Too Short Love

There was a time, a time too short and held now only in my memories, when I know we loved each other. It was real. It wasn’t a Cupid strike of passion but a deep, adult, companionable love that grew from our shared interests in swimming and beaches and books and food and enjoying one another’s company.  Yes there was intimacy, too—sweet dessert, never the main meal.


That was at the beginning, in early days. It lasted a year.

My wife says my need for togetherness, to please her, to be part of her life often at the expense of my own, was intrusive, and in time invasive, that I crossed her tightly defined boundaries, causing her to withdraw all affection and warmth. Was I too much? She says I would try to anticipate what she wanted and then give it to her before she asked, if she ever would have asked. She rarely did ask and that should have been a clue that pleasing her wasn’t a goal she sought.

She leaves me confused as to what is the right balance between togetherness and independence in a marriage? Clearly I got it wrong with her. Or my vision of marriage was so at odds with what my wife could conceivably give of herself that failure was the only outcome possible. I could never pass—or was never permitted to pass—her boundaries of self-protective privacy.

Her old wounds were never far from the surface. Nor were my desires.

She has warned me that in any future relationship I need to be more separate, more independent; to not try to please so overtly; to plan my own destiny not connected to my partner’s; to ground the relationship in its realities and not in my desires of what I want it to be; to be my own person and not one half of a couple; to trudge my own road, not one road together.


I guess this is good advice, advice I ought to heed. It sounds a little lonely to me, distant and cold, and I wonder why I would want this kind of marriage at all.

I have warned her that she should advise any suitor that she comes with an expiration date. Don’t get too close.

I think again about what my friend—a mutual friend of both my wife’s and mine—wrote to me: “I’ve come to the realization that it is rare that most of us are cared for by those of our choosing, and if and when it happens there’s no guarantee it will last. My personal feeling is that one is better off in their own company than with someone who doesn’t respond to them.”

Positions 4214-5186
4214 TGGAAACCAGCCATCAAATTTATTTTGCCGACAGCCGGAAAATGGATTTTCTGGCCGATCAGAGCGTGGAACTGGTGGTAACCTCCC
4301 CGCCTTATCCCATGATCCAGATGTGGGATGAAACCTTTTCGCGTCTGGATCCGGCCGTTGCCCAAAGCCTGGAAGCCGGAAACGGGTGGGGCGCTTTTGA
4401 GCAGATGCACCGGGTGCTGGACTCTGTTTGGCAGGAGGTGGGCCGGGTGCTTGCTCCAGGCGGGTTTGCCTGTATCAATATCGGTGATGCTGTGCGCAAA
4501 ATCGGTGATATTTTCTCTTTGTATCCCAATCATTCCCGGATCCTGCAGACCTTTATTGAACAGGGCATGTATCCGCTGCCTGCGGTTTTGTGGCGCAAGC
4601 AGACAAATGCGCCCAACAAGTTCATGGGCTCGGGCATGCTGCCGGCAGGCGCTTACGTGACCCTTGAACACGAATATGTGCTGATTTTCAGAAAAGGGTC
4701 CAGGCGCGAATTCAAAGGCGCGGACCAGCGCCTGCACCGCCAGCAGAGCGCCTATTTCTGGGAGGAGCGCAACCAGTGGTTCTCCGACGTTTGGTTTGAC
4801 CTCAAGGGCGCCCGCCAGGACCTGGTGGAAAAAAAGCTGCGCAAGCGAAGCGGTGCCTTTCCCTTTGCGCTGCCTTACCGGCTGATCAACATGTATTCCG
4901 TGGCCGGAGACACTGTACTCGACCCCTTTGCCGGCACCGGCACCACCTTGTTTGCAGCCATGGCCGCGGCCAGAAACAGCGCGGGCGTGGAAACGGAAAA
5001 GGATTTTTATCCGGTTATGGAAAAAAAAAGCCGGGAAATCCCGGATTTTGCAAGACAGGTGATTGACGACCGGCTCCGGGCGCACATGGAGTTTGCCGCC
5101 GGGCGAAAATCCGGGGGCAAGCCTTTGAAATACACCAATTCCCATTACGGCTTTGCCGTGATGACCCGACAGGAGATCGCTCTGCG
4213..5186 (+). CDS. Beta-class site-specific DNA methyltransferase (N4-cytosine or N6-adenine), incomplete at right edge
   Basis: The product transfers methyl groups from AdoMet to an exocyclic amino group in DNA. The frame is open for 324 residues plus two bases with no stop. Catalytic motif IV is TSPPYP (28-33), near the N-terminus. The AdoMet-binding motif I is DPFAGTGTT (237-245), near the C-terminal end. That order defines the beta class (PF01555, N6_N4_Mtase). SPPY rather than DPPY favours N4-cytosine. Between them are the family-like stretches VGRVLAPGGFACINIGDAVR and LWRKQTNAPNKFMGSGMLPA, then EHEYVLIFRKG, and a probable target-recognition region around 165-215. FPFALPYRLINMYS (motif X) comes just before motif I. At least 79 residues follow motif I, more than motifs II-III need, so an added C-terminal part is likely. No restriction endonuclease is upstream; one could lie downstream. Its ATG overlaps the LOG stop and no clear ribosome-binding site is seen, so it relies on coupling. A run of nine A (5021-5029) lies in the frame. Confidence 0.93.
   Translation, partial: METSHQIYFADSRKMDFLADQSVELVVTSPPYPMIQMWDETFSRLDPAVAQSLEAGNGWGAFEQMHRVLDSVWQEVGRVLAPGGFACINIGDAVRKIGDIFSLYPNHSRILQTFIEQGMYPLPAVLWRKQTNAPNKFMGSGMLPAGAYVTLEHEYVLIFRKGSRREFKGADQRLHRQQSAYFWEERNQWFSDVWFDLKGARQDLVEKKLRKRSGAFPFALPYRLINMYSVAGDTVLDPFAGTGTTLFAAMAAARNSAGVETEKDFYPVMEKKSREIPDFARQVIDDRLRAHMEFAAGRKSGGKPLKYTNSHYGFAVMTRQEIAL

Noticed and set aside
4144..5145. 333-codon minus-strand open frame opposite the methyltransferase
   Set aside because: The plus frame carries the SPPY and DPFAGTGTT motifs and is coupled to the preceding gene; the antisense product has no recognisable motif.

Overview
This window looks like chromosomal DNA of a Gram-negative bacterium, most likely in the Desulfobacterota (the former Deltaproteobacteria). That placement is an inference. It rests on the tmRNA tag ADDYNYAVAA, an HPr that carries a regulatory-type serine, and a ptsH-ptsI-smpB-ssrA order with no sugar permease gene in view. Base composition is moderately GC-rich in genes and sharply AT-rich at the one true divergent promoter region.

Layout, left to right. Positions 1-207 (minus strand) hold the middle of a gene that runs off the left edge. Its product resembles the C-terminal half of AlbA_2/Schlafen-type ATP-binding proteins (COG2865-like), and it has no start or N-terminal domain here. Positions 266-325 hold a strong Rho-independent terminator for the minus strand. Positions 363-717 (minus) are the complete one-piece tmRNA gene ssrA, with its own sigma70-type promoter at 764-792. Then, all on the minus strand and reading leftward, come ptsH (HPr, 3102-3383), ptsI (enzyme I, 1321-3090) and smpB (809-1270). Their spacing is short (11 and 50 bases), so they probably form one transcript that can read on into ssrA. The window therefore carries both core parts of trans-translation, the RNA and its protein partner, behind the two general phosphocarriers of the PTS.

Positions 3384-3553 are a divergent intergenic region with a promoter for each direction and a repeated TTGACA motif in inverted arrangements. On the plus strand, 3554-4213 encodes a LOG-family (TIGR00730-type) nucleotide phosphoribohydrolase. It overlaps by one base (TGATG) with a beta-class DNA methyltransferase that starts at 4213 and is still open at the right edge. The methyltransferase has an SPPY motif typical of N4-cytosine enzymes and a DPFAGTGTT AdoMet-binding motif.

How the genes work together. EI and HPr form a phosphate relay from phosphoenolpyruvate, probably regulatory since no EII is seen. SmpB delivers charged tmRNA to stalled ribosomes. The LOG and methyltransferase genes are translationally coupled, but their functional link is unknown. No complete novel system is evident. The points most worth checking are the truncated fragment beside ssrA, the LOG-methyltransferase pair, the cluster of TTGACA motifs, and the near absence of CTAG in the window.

I may be better off alone. Three strikes at the wrong ball is a losing game. Yet I like being married. Hope springs eternal.

Where do I go from here? Dissolving a marriage, and a life in a time and place I purposely sought, while still living together is tough, emotionally draining work. We go about the days pretending life is normal when it isn’t. I pack up my belongings, a box or so a day. She replaces my presence as soon as I remove it—erasing all evidence that I’ve ever lived in her house. When I go it will be exactly the same as it was before I arrived on the scene, plus or minus this piece of furniture or that rug.

I will have been simply the five year mistake.

Last night I attended a performance of Carmen at the San Francisco Opera. It’s always a crowd pleaser, eminently hummable and dramatic. I prefer darker German opera. I know however that Carmen is my wife’s favorite opera. Watching the final scene, when José begs Carmen to return to him and she refuses, it struck too close to home. I never begged, but I did try to find another way, and my wife, like Carmen, refused. Perhaps she identifies.


Of late my soon not-to-be wife has been irritable and critical of the slightest infraction. “You left a clump of almond butter on a dirty spoon in the sink.” “You didn’t stack your weights in the right place.” Everything I say is challenged with a rebuttal designed to put me down, make me less than her. This has always been her way, but now it’s purposeful and I interpret it as cruel. The result is that our periods of silence grow longer and longer. Are we becoming strangers to one another—people we never knew? I never knew the person she’s become.

An unwanted end of a marriage is a difficult time. My wife says it’s difficult for her, too—but she’s getting what she wants and I am not, so I reject her feelings of alleged sadness.

This will have an end, and my life will take a turn and continue. I have learned many lessons—not the lessons my wife says she wants me to have learned, those lessons of too much togetherness.

I still want togetherness.






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